“WBC will preach at the funerals of the Virginia Tech students killed on campus during a shooting rampage April 16, 2007. You describe this as monumental horror, but you know nothing of horror — yet. “They shall also gird themselves with sackloth, and horror shall cover them; and shame shall be upon all faces, and baldness upon all their heads” (Eze. 7:18).

Why did this happen, you ask? It’s simple. Your military chose to shoot at the servants of God today, and all they got for their effort was terror. Then, the LORD your God sent a crazed madman to shoot at your children. Was God asleep while this took place? Was He on vacation? Of course not. He willed this to happen to punish you for assailing His servants.

I fully recognize our protected rights under the Constitution, but…damn.

Other than these assholes, I’d say that we are all Hokies today.

A Monumental Tragedy At Virginia Tech

By now it’s all over the news, and the news just keeps getting worse:

Thirty-two people have reportedly been killed and more than two dozen others injured during a shooting rampage this morning at Virginia Tech, making it the deadliest shooting spree in U.S. history, according to law enforcement sources.

This is all that will be talked about on the news tonight, and probably discussed here and elsewhere in the days to come I’m sure. There is an obvious gun control/right to keep and bear arms discussion that will probably develop out of this story, but, for now, I would like it if everyone just followed Radley Balko’s advice:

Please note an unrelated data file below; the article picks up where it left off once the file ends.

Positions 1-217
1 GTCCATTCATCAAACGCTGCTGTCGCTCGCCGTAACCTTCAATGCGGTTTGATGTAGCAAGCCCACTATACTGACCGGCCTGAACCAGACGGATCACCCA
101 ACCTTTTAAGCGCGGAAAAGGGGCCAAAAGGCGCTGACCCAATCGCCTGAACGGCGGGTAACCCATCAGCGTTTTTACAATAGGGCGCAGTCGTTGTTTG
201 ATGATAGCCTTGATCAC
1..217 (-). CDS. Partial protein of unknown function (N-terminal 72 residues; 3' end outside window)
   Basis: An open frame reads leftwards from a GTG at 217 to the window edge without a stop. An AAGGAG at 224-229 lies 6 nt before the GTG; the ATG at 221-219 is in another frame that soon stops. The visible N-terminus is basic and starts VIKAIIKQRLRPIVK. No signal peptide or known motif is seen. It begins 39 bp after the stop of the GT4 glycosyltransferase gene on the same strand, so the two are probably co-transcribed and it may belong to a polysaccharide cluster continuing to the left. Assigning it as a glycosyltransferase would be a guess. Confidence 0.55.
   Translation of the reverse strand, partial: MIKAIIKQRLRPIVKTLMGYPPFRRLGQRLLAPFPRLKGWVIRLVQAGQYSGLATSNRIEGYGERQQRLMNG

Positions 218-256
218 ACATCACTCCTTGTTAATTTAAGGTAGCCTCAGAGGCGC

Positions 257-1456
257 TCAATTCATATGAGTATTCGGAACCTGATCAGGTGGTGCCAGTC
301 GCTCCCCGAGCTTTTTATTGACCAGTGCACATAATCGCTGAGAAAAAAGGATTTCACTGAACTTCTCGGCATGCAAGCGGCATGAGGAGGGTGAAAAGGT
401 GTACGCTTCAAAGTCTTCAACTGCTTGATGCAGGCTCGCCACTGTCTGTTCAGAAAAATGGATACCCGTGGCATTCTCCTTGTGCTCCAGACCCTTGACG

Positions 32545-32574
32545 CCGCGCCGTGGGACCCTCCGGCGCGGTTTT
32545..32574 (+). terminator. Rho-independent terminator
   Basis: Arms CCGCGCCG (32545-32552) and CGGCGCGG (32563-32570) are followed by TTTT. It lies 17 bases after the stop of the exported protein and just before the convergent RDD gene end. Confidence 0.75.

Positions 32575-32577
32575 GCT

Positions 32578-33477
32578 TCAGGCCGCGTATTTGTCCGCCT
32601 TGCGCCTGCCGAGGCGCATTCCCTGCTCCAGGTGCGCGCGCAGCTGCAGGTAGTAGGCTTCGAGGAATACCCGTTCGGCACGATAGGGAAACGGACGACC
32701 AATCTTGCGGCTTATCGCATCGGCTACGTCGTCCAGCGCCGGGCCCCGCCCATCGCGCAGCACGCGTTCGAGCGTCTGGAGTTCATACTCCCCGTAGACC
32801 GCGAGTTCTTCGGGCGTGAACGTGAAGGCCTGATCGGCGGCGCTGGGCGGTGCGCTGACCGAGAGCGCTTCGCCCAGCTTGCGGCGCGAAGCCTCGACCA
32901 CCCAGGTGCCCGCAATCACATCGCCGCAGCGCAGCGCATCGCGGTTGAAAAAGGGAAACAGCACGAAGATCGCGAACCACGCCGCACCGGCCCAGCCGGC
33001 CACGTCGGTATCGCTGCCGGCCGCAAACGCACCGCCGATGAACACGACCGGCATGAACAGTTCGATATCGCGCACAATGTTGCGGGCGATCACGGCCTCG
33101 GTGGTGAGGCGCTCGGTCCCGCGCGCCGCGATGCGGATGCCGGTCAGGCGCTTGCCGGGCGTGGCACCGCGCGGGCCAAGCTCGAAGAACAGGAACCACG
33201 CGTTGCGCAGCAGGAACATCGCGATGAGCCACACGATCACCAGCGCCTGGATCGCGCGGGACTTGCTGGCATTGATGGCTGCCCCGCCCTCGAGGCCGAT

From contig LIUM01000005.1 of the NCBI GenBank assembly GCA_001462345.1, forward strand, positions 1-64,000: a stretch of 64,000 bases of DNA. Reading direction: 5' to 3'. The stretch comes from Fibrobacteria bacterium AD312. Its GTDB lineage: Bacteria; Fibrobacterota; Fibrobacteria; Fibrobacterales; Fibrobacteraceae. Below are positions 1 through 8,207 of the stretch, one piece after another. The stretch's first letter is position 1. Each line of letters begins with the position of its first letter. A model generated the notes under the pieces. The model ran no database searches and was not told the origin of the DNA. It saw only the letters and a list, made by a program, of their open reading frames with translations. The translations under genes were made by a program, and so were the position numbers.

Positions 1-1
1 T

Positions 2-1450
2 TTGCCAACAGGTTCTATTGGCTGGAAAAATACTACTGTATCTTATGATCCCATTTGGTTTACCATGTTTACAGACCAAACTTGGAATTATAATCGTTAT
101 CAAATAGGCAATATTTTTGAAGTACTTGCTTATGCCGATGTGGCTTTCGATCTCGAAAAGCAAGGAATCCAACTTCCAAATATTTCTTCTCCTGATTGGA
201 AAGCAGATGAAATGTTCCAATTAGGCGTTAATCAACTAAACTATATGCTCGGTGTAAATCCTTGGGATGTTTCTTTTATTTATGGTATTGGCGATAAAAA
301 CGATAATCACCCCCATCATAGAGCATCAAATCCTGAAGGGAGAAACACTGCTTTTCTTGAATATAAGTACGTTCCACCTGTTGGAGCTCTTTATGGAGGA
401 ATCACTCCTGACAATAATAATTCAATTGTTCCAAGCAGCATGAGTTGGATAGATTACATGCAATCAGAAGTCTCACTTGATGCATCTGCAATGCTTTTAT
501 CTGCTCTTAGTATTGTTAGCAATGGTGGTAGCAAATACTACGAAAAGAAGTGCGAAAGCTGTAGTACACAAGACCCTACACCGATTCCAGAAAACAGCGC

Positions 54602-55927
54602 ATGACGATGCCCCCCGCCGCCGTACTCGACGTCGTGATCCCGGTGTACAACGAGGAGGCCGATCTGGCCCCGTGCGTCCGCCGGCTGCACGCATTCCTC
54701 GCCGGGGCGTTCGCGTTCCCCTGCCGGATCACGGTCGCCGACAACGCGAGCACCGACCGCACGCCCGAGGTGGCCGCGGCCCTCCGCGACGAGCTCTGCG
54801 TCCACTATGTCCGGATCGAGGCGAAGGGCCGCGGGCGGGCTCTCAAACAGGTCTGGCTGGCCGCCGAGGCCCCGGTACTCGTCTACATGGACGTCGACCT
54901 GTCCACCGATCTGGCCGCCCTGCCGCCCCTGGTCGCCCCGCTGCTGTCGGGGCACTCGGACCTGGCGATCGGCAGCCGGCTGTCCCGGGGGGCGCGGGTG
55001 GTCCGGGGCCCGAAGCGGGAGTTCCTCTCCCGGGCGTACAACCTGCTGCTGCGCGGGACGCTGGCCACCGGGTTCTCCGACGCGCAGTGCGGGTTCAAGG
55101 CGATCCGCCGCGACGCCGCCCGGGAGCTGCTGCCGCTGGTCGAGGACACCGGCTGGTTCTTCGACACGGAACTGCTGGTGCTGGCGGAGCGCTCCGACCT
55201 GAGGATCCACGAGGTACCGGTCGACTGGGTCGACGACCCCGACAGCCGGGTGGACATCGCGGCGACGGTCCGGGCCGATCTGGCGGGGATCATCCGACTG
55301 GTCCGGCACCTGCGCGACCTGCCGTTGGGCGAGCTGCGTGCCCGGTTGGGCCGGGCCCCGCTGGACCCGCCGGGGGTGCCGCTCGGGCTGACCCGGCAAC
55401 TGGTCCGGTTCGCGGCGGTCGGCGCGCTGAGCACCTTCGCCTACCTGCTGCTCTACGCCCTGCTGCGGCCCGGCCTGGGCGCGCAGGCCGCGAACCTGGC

I guess all I have to say is that what happened at Virginia Tech today is horrible and heartbreaking. Now’s not the time for debates about gun control or campus access, or security. Now’s the time for sympathy and grieving. What a terrible story.

There will be enough grieving across Virginia, and across the nation, in the days to come. Let’s leave the political debate for another time.

For those interested, I’m updating when I can with information from Virginia bloggers over at Below The Beltway.

Update: Similar thoughts from Rick Moran: